Valley Voices

Hugh J. Ralston: It’s time to step up for the 1 percent

WWII veteran Ray McIntyre, 89, of Fresno greets spectators as he arrives for the Honor Flight at Fresno Yosemite International Airport in Fresno in June. McIntyre’s son-in-law, Ed Krause, right, also of Fresno, accompanied McIntyre on the trip.
WWII veteran Ray McIntyre, 89, of Fresno greets spectators as he arrives for the Honor Flight at Fresno Yosemite International Airport in Fresno in June. McIntyre’s son-in-law, Ed Krause, right, also of Fresno, accompanied McIntyre on the trip. sflores@fresnobee.com

Nearly 100 years ago, the Armistice was set for the 11th hour of the 11th day of the 11th month and brought an end to the carnage of The Great War.

Since then, Armistice Day is set aside to celebrate our veterans and to remember those who gave their last full measure of duty. Families bear these debts across generations. I carry as my middle name a reminder of the cost of my family’s service. I am named for my grandfather’s brother, who died in the battle of the Marne during World War I, and for my mother’s brother – named after his uncle – killed in the South Pacific in 1944.

In Fresno, we mark Veterans Day with our parade – said to be the largest on the West Coast. But the task of helping veterans extends to every day, both for those who carry the memories and wounds of warfare and those who return with leadership experiences that can be transformed into new jobs, new skills and new businesses.

So, recently, we launched a challenge campaign to match a $25,000 contribution from our board’s Fund of the Common Good to help local agencies respond to the needs of local veterans.

At the Central Valley Community Foundation, we believe it is time to step up to help the 1 percent who volunteered to serve in uniform during the wars in Iraq and Afghanistan. It is a matter of equity. Not since the Revolutionary War has a major military conflict been fought by volunteers, and by such a small percentage of our citizenry.

Former Defense Secretary Robert Gates spoke eloquently of the endurance of our returning veterans: “This tiny sliver of America has achieved extraordinary things under the most trying of circumstances. It is the most professional, the best educated, the most capable force this country has ever sent into battle. These young men and women have seen the complex, grueling, maddening face of asymmetric warfare in the 21st century up close. They’ve lost friends and comrades. Some are struggling psychologically with what they’ve seen and heard and felt on the battlefield. And yet they keep coming back.”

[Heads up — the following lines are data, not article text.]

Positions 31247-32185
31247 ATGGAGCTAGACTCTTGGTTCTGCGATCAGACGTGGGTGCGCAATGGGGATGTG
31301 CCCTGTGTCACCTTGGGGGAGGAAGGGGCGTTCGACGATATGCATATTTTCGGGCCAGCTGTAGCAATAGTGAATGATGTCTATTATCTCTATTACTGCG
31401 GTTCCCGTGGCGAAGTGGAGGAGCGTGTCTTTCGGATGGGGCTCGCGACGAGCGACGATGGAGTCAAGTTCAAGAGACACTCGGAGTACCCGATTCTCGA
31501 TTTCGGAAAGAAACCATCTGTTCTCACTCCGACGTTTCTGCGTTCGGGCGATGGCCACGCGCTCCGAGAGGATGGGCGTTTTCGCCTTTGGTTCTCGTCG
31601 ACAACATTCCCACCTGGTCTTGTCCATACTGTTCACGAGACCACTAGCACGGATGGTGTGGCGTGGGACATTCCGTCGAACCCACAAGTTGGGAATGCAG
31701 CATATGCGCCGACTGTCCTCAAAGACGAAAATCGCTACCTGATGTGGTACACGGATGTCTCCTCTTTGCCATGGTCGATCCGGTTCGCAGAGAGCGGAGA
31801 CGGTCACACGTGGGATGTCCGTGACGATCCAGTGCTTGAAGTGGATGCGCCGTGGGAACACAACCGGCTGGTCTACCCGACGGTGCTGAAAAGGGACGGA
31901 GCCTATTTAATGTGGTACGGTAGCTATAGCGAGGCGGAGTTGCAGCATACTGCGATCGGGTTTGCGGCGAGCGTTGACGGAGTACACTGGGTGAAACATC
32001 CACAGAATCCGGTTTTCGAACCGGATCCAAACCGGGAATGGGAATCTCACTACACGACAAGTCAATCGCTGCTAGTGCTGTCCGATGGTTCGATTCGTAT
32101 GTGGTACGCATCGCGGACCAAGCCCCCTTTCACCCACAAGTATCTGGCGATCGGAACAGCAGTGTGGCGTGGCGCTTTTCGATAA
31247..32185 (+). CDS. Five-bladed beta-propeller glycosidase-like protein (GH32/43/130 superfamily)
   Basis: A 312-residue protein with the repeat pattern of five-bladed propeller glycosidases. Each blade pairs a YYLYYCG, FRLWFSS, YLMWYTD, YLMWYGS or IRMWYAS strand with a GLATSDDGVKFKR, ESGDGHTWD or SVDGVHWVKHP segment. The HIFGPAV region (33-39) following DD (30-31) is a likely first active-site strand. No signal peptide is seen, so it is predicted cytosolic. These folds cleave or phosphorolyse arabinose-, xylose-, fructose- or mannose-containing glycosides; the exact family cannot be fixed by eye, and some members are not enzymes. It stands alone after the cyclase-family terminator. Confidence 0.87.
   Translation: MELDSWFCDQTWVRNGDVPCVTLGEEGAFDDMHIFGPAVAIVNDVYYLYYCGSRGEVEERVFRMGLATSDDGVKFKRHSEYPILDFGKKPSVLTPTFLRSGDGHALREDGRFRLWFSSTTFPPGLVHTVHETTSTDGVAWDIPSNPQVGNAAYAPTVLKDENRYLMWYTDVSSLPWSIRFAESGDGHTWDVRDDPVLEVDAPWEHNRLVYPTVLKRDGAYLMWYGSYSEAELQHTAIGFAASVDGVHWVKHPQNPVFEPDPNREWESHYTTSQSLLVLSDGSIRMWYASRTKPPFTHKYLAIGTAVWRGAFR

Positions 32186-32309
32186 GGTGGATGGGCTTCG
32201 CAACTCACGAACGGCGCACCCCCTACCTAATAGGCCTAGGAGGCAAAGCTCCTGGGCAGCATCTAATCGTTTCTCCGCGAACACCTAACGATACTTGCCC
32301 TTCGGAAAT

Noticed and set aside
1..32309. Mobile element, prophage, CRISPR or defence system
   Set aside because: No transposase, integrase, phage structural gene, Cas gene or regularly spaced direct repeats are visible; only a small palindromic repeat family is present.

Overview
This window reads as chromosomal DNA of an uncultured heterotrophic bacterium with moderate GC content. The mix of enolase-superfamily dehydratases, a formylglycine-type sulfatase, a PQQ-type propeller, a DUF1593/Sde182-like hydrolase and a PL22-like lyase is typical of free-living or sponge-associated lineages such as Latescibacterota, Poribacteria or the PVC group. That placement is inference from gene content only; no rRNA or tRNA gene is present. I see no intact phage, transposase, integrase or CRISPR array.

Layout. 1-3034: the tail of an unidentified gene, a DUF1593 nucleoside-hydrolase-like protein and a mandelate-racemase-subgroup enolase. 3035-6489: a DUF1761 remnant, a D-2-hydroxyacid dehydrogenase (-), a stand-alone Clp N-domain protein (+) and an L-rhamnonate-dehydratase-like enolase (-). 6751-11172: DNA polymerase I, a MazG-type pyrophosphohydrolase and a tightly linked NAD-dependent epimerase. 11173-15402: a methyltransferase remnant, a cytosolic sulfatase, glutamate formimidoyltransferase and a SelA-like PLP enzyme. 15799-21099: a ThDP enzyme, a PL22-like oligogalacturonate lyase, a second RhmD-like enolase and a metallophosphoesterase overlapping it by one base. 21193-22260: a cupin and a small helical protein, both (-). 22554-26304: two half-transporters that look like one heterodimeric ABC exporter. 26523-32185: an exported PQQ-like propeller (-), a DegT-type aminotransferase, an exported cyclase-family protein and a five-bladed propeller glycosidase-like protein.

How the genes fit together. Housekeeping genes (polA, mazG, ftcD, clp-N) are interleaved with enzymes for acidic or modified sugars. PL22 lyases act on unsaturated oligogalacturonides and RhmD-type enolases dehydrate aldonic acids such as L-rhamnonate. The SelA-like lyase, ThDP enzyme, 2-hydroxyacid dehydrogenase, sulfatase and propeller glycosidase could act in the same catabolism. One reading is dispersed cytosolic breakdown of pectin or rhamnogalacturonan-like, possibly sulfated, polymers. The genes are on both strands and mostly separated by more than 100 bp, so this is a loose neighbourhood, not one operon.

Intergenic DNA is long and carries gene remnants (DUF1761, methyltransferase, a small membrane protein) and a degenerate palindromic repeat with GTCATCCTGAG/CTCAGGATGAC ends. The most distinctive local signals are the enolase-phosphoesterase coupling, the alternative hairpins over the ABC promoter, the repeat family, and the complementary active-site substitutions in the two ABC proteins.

For many veterans, our reliance on a volunteer military has meant multiple tours in combat zones; many had originally enlisted in the National Guard with no expectation of overseas service. Recent studies show how repeated deployments affect the children of service members, including fewer medical visits and an increased need for mental health support. Marriages are strained, once-in-a lifetime events are missed or seen on Skype, and parents can return as strangers to their families.

It is estimated as many as 30 percent of veterans returning from Iraq and Afghanistan will suffer post-traumatic stress disorder, which haunts the transition to activities civilians take for granted, such as walking through crowds at the mall or driving through an intersection.

Studies from such organizations as the Rand Corp. have shown local agencies provide the most effective services, especially when programs connect veterans with their peers. Many San Joaquin Valley organizations do outstanding work addressing the trauma issues and helping veterans access benefits, restart an education or get job-training skills.

Gates noted these veterans also have extraordinary life and leadership skills to offer. “Our young military leaders have to one degree or another found themselves dealing with development, governance, agriculture, health and diplomacy. They’ve done all this at an age when many of their peers are reading spreadsheets and making photocopies.”

The Veterans of Central Valley Fund was established as a permanent endowment by local leaders who felt it was important there be a place where grateful Americans could pool their donations and then have that money distributed directly to local service organizations as annual grants.

The foundation has been the proud fiscal sponsor of Central Valley Honor Flight, which takes World War II veterans to Washington, D.C., to see the memorial to their service. The gifts of more than 1,400 donors to the Honor Flight acknowledge the respect these veterans have earned.

For vets in need, this is the 11th hour. Your gift today can make a huge difference to veterans and their families. Send your contribution to the Veterans of the Central Valley Fund at the Central Valley Community Foundation, 5260 N. Palm Ave., Suite 122, Fresno, CA 94704.

Hugh J. Ralston is president & CEO of the Central Valley Community Foundation, formerly the Fresno Regional Foundation.

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